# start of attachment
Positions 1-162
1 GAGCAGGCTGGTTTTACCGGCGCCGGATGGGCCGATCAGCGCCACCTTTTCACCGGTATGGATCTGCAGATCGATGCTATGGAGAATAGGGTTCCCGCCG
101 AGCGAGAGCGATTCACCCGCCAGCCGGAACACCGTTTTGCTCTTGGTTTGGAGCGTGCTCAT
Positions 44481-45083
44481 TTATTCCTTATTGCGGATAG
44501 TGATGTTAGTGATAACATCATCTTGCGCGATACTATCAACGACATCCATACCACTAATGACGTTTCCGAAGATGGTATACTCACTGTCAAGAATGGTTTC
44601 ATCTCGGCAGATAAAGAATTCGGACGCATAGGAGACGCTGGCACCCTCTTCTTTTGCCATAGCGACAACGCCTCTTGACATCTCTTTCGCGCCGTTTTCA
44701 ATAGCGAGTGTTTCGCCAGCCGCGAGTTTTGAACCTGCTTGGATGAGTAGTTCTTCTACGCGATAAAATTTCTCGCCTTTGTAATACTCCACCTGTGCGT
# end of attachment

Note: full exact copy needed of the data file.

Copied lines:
Positions 1-162
1 GAGCAGGCTGGTTTTACCGGCGCCGGATGGGCCGATCAGCGCCACCTTTTCACCGGTATGGATCTGCAGATCGATGCTATGGAGAATAGGGTTCCCGCCG
101 AGCGAGAGCGATTCACCCGCCAGCCGGAACACCGTTTTGCTCTTGGTTTGGAGCGTGCTCAT
Positions 44481-45083
44481 TTATTCCTTATTGCGGATAG
44501 TGATGTTAGTGATAACATCATCTTGCGCGATACTATCAACGACATCCATACCACTAATGACGTTTCCGAAGATGGTATACTCACTGTCAAGAATGGTTTC
44601 ATCTCGGCAGATAAAGAATTCGGACGCATAGGAGACGCTGGCACCCTCTTCTTTTGCCATAGCGACAACGCCTCTTGACATCTCTTTCGCGCCGTTTTCA
44701 ATAGCGAGTGTTTCGCCAGCCGCGAGTTTTGAACCTGCTTGGATGAGTAGTTCTTCTACGCGATAAAATTTCTCGCCTTTGTAATACTCCACCTGTGCGT